Tamika Hamilton (R) is running for 3rd District of California (CA-3), and with her belief in the Constitution she wants to effect change for the United States.
Hamilton currently has over 12,000 followers on social media—11,000 of which were supporters that she gained in a span of two months.
“After 10 years of broken promises, it is time for a change … I’m not running to be the most popular gal in Washington, D.C. I’m running because I believe our representative in Congress should put our needs first,” says Hamilton.
Hamilton has spoken about specific areas of improvement in California, including homelessness, immigration, and the agricultural industry.
Homelessness in the Bay and Immigration
Bay Area Council Economic Institute’s 2019 report on homelessness states: “The Bay Area has the third largest population of people experiencing homelessness (28,200) in the U.S., behind only New York City (76,500) and Los Angeles (55,200), according to Point-in-Time counts.”
Hamilton says that the homelessness consists of many groups, such as those of U.S. veterans, those suffering from mental health issues, those who are homeless by choice, as well as those in poverty.
When it comes to people living on the streets, Hamilton says that they should be shown love and compassion. “That’s somebody’s baby—that’s somebody’s child.”
She continues, “They’re American citizens and they deserve to be taken care of.”
At present, she understands the immigration situation that California faces at the border, and she believes that the border wall alone would not fully resolve the issue.
While appreciating that people show interest in coming to the U.S., she b
elieves that U.S. citizenship should be attained through proper legal means.
As one solution, Hamilton believes incentives should be reduced for illegal immigrants, particularly welfare benefits.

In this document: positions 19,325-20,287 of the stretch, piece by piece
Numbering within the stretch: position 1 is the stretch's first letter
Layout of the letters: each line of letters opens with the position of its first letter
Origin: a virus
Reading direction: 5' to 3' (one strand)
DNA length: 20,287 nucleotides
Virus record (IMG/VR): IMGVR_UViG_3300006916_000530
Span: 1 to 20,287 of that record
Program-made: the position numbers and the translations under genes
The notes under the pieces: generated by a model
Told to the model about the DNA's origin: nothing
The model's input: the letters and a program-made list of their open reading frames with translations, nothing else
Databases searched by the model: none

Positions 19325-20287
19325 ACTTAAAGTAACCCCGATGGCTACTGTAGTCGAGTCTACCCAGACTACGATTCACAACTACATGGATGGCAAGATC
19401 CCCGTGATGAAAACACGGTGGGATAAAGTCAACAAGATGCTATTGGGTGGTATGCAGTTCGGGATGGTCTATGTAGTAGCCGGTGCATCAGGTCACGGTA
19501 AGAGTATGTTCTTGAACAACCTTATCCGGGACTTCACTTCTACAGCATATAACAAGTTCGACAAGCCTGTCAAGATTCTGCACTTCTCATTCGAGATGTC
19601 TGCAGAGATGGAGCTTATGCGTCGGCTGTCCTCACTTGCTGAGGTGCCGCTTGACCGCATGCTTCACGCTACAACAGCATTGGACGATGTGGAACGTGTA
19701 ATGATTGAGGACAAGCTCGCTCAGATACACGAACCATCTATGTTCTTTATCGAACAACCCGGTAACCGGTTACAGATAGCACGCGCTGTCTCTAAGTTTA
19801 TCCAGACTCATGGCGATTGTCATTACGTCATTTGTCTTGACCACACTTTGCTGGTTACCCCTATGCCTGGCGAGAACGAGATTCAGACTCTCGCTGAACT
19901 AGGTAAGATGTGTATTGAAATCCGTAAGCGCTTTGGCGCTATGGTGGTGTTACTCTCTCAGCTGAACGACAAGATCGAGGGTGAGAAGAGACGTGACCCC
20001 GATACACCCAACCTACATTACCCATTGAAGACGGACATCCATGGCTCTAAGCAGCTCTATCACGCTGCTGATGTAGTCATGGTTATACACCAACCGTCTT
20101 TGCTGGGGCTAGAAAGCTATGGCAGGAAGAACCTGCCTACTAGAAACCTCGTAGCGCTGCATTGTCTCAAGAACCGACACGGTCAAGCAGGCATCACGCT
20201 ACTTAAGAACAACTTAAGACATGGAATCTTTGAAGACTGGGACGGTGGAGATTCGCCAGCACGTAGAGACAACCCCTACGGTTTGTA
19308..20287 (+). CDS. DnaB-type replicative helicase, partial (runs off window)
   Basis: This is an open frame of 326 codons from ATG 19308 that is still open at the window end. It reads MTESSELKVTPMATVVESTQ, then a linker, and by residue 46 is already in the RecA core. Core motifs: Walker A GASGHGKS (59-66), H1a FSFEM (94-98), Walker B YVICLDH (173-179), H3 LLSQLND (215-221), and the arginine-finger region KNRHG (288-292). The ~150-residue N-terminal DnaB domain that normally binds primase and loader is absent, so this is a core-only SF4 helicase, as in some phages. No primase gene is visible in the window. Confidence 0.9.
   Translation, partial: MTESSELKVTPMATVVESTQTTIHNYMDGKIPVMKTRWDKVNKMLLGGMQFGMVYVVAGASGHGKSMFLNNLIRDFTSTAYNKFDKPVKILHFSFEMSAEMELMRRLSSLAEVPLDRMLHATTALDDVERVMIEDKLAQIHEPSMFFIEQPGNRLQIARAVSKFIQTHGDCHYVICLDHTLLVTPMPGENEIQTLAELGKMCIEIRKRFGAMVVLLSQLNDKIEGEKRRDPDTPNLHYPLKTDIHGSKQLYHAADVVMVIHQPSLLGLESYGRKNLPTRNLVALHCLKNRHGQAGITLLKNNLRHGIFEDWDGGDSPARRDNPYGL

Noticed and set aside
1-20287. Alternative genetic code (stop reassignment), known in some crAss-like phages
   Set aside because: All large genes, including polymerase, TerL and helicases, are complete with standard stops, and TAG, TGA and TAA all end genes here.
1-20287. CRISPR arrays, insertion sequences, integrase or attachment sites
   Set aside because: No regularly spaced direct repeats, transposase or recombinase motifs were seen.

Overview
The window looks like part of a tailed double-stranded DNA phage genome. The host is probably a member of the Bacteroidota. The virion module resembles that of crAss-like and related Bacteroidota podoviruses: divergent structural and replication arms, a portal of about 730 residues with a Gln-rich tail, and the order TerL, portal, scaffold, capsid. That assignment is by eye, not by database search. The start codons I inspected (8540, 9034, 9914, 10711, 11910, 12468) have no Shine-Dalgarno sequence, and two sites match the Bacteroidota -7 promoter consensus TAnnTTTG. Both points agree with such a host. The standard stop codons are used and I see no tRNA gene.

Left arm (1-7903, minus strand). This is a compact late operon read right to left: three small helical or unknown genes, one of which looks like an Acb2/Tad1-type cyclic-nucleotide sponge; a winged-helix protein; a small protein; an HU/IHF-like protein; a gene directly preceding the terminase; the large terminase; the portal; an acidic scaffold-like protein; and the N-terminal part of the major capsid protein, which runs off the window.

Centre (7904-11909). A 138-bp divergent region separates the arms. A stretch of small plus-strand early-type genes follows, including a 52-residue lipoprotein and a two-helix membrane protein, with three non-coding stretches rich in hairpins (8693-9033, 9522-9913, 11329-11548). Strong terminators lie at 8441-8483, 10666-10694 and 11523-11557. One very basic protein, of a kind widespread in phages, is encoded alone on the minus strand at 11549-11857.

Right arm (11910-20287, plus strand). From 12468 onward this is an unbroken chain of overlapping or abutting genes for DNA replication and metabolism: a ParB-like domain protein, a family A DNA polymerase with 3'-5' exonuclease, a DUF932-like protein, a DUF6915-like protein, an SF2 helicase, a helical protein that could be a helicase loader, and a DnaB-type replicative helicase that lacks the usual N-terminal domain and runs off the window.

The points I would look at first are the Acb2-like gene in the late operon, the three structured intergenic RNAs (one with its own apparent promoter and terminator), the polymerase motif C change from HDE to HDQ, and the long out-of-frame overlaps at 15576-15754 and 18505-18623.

In the past, as a single mother and a U.S. soldier, she couldn’t receive welfare herself.
Photo of the Hamilton family (Tamika Hamilton)
Hamilton is married to her husband Ray, who serves as a police officer, and they currently have four children.
After graduating high school she joined the U.S. Air Force and served for 14 years with multiple deployments.
Given her background, and as a black woman running for Congress as a Republican, Hamilton realizes that she may not fit the public narrative.
She says that she sees herself as an American soldier, mother, and wife that wants to make changes to California.
She emphasized getting work done and making an actual impact, regardless of which side of the political spectrum one supports.
“Republicans didn’t pick me, I went to them,” says Hamilton.
Thoughts on Agriculture and the President
Hamilton says that the agriculture industry faces overtaxation, and she believes that one solution would be to allow farmers to grandfather in their equipment.
“They can get fined for something that they [legislators] make up the next day … They’re not cutting them any break at all,” she states.
Equipment replacement expenses can be costly, and Hamilton says that farmers in California have many restrictions.
She believes in transparency and wants to open up the books and investigate as to why other states have less regulations on agriculture.
When asked about President Donald Trump, she believes he is a family man and wants to protect American citizens and that he’s doing all that he can do, given the time he’s been in office.
During her military services, she has served under three presidencies, and she thinks people should support the leadership. Hamilton recognizes that people may have differing opinions.
“Whoever [the] president may be, we need to be offering constructive criticism, we don’t need to air out every opinion that we have. Spewing negative thoughts does not help anyone.”
She continues, “It doesn’t matter if you’re in politics or not, being negative never helps anybody.”
Hamilton mentioned she’s had many conversations with Democrats, with several of them telling her they hope she’d win.
She says that she relies on donations from supporters, and that her family and husband work overtime so that she can run her campaign full time.
From her Facebook page, “[She] began speaking with people in her district and learned first hand how they struggle to survive, want to relocate out of state, and dissatisfied with the elected officials. Many seemed to believe that California would never change.”
It continues, “Tamika decided that being an outsider wouldn’t stop her from pursuing a seat in Congress. She believes in the people. She believes in the Constitution. She believes in California.”